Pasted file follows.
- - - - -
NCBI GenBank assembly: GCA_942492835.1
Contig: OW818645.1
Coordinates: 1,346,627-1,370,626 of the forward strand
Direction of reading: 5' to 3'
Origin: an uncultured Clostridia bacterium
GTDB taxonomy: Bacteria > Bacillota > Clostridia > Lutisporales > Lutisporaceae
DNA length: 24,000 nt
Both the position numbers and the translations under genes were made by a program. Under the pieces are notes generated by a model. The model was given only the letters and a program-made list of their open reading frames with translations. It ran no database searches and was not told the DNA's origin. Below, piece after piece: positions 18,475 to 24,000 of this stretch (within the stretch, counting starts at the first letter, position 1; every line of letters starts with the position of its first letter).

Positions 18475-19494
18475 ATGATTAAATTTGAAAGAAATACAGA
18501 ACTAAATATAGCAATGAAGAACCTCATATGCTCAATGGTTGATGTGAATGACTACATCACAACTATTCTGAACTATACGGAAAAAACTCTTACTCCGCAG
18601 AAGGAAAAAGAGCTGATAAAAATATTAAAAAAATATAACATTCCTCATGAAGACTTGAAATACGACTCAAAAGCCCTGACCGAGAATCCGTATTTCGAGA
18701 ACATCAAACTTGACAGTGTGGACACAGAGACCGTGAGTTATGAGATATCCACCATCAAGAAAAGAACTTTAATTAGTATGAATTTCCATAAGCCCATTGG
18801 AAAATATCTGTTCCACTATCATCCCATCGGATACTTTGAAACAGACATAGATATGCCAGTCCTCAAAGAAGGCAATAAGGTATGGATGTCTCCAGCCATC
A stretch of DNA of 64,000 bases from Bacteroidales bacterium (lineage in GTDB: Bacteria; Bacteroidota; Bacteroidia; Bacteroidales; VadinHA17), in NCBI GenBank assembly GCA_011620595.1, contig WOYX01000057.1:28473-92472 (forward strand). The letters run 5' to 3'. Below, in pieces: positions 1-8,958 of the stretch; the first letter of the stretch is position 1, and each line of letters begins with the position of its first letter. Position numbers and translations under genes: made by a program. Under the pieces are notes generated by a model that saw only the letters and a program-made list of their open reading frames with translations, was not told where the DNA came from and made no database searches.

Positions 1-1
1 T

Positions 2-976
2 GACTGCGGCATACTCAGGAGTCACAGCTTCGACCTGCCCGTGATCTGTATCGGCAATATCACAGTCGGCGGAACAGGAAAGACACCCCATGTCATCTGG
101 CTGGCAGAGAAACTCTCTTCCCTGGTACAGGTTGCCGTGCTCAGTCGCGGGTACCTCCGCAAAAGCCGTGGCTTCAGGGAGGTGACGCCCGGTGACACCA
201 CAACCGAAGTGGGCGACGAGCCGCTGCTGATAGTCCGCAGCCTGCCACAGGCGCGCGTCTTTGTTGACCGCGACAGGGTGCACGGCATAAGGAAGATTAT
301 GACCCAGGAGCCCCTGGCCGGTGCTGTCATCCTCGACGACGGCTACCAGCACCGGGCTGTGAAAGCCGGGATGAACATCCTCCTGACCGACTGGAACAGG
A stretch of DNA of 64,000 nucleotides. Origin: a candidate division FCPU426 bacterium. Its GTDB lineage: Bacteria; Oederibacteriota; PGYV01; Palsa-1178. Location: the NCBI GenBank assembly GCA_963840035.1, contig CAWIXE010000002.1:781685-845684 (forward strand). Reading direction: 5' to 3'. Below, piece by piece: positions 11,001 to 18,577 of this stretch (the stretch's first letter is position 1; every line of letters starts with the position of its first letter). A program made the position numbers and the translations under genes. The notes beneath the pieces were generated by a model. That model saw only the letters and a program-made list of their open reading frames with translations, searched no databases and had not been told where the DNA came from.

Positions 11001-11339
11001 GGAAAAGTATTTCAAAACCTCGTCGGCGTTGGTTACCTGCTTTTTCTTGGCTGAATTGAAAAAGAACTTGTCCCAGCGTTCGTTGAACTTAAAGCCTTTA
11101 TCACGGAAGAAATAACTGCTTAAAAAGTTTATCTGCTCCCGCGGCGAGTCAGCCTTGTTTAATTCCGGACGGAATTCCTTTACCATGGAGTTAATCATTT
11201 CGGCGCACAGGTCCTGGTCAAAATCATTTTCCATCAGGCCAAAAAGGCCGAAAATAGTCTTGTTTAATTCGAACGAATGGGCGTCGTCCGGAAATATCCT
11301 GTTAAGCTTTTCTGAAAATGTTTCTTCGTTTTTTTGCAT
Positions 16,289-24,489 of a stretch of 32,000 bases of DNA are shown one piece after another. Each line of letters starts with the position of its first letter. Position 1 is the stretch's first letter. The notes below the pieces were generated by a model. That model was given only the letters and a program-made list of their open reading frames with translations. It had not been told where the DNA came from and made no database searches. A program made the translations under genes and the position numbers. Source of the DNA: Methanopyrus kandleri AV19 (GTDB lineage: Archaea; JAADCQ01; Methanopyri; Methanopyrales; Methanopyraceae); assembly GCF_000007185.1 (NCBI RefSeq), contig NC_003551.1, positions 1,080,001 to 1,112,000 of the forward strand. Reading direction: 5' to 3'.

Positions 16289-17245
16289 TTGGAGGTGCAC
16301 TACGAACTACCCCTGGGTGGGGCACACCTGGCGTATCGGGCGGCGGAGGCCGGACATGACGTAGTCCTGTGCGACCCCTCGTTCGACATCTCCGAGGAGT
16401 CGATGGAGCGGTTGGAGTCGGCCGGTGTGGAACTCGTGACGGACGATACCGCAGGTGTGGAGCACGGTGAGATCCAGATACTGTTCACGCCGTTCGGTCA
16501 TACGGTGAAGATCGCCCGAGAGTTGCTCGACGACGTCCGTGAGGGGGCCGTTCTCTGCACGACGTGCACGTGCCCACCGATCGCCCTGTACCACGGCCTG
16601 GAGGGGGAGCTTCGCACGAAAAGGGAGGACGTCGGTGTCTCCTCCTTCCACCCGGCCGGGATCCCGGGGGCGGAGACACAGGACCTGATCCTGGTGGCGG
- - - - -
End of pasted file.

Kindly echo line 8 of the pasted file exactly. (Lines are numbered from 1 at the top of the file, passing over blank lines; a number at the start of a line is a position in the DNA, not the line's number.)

Both the position numbers and the translations under genes were made by a program. Under the pieces are notes generated by a model. The model was given only the letters and a program-made list of their open reading frames with translations. It ran no database searches and was not told the DNA's origin. Below, piece after piece: positions 18,475 to 24,000 of this stretch (within the stretch, counting starts at the first letter, position 1; every line of letters starts with the position of its first letter).